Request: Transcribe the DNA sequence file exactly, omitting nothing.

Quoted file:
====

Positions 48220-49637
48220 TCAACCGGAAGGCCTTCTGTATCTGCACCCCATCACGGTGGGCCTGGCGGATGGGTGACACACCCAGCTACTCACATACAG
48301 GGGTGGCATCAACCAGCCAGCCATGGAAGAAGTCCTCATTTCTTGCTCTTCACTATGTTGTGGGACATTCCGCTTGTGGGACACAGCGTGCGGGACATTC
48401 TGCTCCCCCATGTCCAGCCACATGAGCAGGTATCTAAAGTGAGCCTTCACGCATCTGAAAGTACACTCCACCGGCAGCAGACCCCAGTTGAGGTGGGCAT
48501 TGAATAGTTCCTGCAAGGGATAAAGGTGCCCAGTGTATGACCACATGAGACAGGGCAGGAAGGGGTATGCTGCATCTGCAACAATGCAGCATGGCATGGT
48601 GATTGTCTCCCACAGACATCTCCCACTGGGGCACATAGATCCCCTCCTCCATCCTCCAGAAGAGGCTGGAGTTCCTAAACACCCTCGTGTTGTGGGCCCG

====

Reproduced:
Positions 48220-49637
48220 TCAACCGGAAGGCCTTCTGTATCTGCACCCCATCACGGTGGGCCTGGCGGATGGGTGACACACCCAGCTACTCACATACAG
48301 GGGTGGCATCAACCAGCCAGCCATGGAAGAAGTCCTCATTTCTTGCTCTTCACTATGTTGTGGGACATTCCGCTTGTGGGACACAGCGTGCGGGACATTC
48401 TGCTCCCCCATGTCCAGCCACATGAGCAGGTATCTAAAGTGAGCCTTCACGCATCTGAAAGTACACTCCACCGGCAGCAGACCCCAGTTGAGGTGGGCAT
48501 TGAATAGTTCCTGCAAGGGATAAAGGTGCCCAGTGTATGACCACATGAGACAGGGCAGGAAGGGGTATGCTGCATCTGCAACAATGCAGCATGGCATGGT
48601 GATTGTCTCCCACAGACATCTCCCACTGGGGCACATAGATCCCCTCCTCCATCCTCCAGAAGAGGCTGGAGTTCCTAAACACCCTCGTGTTGTGGGCCCG